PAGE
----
HAWTHORN has overtaken Collingwood at the top of the AFL membership ladder, riding a 3.33 per cent increase to a club-record tally of 75,351.
Collingwood suffered a 0.53 per cent decrease compared to 2015, dropping to 74,643 members, but still sits second in the competition ahead of Richmond (72,278).
The combined AFL club membership tally (as of July 31) hit record numbers for the 25th time in the past 26 years, rising by 4.67 per cent to 875,197.
Thirteen of the competition's AFL clubs recorded membership increases in 2016, with St Kilda (16.07 per cent), Sydney Swans (15.74), Geelong (14.12) Greater Western Sydney (13.59) and Western Bulldogs (12.03) leading the way.
The Brisbane Lions suffered the biggest drop, failing from 25,408 members in 2015 to 23,286 this year, an 8.35 per cent decrease.
Gold Coast (-5.78 per cent), Essendon (-5.47), Port Adelaide (-0.58) and Collingwood were the other clubs whose membership numbers dipped.
Eleven clubs achieved record tallies, while the same number now have more than 50,000 members.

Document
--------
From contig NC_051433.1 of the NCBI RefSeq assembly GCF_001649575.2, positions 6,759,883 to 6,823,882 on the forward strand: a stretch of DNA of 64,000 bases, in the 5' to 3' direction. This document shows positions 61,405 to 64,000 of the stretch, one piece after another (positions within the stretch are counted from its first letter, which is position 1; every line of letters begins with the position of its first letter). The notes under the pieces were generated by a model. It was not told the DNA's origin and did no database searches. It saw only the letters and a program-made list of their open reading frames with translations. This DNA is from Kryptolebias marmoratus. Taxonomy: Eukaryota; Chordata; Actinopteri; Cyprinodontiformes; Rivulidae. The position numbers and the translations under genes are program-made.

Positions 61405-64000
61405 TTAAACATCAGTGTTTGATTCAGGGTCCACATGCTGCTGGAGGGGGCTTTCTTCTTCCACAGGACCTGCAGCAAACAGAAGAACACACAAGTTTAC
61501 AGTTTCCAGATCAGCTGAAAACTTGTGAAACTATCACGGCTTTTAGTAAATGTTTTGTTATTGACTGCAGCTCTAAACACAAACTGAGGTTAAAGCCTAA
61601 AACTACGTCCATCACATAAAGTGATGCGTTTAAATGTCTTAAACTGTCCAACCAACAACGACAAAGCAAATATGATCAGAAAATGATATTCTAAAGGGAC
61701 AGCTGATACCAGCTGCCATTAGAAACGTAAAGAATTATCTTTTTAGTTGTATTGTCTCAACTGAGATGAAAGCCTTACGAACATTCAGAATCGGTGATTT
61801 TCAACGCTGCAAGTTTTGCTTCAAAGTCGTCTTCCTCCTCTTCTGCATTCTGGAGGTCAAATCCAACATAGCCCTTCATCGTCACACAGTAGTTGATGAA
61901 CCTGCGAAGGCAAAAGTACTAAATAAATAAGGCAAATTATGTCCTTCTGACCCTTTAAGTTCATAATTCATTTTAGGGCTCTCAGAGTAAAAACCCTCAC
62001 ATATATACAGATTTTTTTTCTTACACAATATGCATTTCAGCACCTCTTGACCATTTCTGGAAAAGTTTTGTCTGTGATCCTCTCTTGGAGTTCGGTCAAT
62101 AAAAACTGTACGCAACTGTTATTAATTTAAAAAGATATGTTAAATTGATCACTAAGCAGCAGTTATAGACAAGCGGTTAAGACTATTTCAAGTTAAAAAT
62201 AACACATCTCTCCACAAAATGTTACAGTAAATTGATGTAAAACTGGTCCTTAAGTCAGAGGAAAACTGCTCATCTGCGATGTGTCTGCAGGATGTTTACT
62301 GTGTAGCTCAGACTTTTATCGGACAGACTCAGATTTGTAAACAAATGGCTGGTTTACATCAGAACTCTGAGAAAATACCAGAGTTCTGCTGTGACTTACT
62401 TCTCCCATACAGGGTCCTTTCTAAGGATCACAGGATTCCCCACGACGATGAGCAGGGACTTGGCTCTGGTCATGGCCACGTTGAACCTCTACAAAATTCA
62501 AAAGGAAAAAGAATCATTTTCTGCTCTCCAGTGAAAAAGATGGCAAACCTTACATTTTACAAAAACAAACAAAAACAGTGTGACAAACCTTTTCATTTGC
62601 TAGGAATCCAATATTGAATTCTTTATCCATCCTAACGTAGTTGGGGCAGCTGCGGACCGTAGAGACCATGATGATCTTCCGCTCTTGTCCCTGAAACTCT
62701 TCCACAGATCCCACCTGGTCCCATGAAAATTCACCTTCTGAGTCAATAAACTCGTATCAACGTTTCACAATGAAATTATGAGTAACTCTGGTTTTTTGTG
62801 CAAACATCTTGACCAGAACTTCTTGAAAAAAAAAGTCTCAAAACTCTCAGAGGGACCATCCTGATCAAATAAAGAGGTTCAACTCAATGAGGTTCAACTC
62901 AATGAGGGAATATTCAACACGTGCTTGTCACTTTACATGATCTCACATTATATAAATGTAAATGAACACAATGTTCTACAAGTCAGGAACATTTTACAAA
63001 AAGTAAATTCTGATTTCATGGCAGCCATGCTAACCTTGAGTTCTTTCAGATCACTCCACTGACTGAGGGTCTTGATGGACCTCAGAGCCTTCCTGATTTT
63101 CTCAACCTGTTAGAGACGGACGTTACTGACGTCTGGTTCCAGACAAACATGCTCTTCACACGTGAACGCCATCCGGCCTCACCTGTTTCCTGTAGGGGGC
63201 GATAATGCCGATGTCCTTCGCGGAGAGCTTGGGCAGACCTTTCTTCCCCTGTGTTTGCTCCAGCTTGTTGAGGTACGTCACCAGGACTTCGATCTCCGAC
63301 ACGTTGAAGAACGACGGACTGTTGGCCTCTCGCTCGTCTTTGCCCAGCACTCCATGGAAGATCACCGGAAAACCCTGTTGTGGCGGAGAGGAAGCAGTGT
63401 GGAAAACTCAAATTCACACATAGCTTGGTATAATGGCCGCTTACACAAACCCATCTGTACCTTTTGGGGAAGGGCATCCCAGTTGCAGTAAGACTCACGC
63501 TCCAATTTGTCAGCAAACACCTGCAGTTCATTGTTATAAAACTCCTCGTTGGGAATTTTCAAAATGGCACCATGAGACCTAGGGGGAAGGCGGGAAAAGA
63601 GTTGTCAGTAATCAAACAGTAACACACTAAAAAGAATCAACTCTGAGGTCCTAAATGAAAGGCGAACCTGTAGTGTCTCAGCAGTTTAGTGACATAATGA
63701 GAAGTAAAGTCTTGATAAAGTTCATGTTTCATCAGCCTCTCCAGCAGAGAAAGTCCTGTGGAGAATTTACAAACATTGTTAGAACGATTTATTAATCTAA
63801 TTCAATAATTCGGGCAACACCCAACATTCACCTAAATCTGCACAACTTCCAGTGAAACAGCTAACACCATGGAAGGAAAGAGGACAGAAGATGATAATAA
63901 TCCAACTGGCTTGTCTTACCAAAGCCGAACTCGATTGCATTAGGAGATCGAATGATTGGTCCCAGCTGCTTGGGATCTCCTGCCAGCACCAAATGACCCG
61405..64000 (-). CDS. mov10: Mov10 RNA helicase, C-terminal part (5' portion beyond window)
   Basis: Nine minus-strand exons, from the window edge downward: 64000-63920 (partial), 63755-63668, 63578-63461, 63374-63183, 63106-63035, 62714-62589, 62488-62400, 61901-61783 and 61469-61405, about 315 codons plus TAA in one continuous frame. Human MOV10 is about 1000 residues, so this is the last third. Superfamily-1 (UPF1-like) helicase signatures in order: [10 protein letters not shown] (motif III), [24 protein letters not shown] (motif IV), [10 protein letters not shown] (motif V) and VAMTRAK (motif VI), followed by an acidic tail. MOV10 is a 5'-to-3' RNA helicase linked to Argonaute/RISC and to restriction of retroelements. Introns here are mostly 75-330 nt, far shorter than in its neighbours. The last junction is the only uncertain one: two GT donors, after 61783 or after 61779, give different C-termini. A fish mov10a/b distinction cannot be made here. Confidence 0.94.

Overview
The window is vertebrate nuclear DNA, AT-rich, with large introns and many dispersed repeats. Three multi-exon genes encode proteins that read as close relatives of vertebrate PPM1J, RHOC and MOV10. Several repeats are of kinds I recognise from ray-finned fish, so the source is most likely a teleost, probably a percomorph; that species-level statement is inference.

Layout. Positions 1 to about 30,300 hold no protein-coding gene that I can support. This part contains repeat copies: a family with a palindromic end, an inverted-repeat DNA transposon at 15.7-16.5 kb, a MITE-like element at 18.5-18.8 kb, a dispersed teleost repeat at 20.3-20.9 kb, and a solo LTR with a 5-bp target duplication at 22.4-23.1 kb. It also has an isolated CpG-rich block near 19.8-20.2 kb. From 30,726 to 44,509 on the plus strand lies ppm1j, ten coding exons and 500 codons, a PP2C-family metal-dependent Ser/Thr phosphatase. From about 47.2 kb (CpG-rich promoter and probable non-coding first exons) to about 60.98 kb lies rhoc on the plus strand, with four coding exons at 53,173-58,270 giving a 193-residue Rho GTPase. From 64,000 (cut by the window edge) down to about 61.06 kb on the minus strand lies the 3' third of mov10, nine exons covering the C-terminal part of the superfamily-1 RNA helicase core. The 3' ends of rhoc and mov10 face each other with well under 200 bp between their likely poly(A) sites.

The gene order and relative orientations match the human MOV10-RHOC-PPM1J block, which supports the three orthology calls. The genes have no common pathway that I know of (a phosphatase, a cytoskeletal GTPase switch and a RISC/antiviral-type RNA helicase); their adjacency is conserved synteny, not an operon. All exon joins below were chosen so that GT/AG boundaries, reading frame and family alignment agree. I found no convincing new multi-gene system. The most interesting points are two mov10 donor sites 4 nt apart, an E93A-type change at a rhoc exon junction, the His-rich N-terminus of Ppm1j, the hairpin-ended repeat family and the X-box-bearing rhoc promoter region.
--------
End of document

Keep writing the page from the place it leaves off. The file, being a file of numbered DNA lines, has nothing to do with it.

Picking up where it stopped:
AFL CEO Gillon McLachlan said the membership figures were a testament to the loyalty and passion of football fans.
"To reach a record for AFL club membership with a rate of retention across the industry of 86 per cent is a tremendous result," McLachlan said.
"The total number of AFL club members equates to one in every 28 Australians, which is a sign of the reach and strength of Australian football.
"The financial and emotional commitment fans make to their teams is the key reason why our game continues to prosper."
The only time in the past 26 years when total club membership did not reach record levels was in 2000, when the AFL season was moved forward by a month to accommodate the Sydney Olympics.
|Greater Western Sydney||15,312||13,480||+13.59%|